21/Aug/2014 - Last News Update: 05:05

Europe plans large lunar lander

Category: Headlines

Published: 16th Sep 2010 11:25:35

Europe is pressing ahead with plans to send a sophisticated, unmanned spacecraft to the surface of the Moon.

EADS Astrium has been awarded a 6.5m-euro contract by the European Space Agency (Esa) to do further detailed design work on the mission.

The 700-800kg robot would be aimed at the lunar south pole, using automated systems to guide itself into a gentle, precision landing.

Once down, it would release a small rover to trundle across the surface.

"The lander will have a set of scientific instruments onboard but the science will be geared towards human exploration," said Simonetta Di Pippo, the director of human spaceflight at Esa.

"We will be looking for minerals and, hopefully, water in the soil, to see if we can prepare for a sustainable presence on the surface of the Moon," she told BBC News.

Recent spacecraft observations have indicated that some polar craters on the Moon probably hide vast reserves of ice deep in their shadows.

The new study is being led by the German division of EADS Astrium.

Michael Menking from the company observed: "This is an important technology project. For sure, it's dedicated to the Moon but if you can make a soft, precision landing on the lunar surface you can also do it on other planetary bodies as well."

The feasibility work conducted in industry, known as a Phase B1 study, will elaborate the lander's key specifications, and initiate some component development and testing.

These investigations will inform the fully costed mission proposal (likely to come out at several hundred million euros), which will go before Europe's space ministers for final approval in 2012.

If the politicians like the concept and decide to fund it, the robot could leave Earth on a Soyuz rocket before the decade's end.

The mission would build upon the experience gained from Europe's highly successful Automated Transfer Vehicle (ATV), which resupplies the International Space Station (ISS).

Once in orbit, this 20-tonne freighter is capable of finding its own way to the platform using advanced navigation and sensor technologies.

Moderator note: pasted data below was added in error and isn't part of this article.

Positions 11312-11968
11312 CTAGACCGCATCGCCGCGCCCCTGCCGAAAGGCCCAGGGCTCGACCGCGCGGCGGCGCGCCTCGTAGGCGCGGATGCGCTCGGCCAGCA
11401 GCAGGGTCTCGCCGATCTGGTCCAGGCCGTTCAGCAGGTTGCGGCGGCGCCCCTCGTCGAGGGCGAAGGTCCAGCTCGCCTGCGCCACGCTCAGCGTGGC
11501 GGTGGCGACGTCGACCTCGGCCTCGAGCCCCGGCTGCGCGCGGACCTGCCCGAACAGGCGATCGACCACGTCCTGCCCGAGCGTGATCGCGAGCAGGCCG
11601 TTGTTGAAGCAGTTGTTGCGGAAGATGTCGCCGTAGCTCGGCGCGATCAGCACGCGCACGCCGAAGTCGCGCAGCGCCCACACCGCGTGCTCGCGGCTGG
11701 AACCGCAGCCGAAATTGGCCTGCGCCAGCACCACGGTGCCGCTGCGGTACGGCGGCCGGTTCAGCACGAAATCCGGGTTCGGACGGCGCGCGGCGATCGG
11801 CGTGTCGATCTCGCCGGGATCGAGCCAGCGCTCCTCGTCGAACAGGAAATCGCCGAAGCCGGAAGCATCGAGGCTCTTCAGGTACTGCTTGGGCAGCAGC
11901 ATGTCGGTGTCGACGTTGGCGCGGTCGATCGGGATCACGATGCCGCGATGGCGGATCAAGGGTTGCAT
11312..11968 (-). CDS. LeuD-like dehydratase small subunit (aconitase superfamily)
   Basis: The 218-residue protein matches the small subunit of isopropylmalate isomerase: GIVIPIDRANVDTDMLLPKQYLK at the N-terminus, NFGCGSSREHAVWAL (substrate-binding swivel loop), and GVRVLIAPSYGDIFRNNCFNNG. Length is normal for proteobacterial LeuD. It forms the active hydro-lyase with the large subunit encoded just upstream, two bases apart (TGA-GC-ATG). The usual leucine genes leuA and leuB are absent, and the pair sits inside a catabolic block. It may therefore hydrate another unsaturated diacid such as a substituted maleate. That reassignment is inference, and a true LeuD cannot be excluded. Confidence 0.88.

In a similar vein, the Moon lander would have to take itself to a specific location, scan the area for slopes and boulders, and then pick out a safe place to put down.

"You need to have hazard-avoidance," said Bruno Gardini, who heads the Esa department in which the lunar lander project is embedded.

"During the descent, you have to keep targeting two or three different landing sites, and so you have to keep the algorithm available which is a very heavy load on the onboard processor. You need to be ready to switch from one site to another to select the one that has lowest risk."

The spacecraft would be targeted at the lunar south pole because it has locations that enjoy extended sunlight. This is necessary because Europe does not possess the radioisotope space technology capable of generating the power and heat needed by robots to survive long periods of darkness.

One possible landing site already under discussion is a ridge close to Shackleton Crater where the Sun stays above the horizon for months on end. Solar panel and battery technology should be sufficient to sustain the robot at such a location.

"Depending on the illumination pattern, we would hope to have a mission lasting several months, up to half a year," explained Richard Fisackerly from Esa's project team.

"The patterns we're looking at actually don't consider continuous illumination, but we should be able to tolerate very short periods of darkness which may be brought about by obstacles on the horizon."

As well as looking for any local resources that could be used by future human explorers, the lander's instruments would also assess the lunar environment to understand the risks it could pose to astronauts, said Esa project team-member James Carpenter.

"These have been identified as radiation and its effects on human physiology; and the lunar dust environment - both in terms of the physics of the behaviour of the lunar dust and the way it will interact with the systems that are on the surface, but also in terms of the potential health effects of lunar dust when it comes into contact with humans," he told BBC News.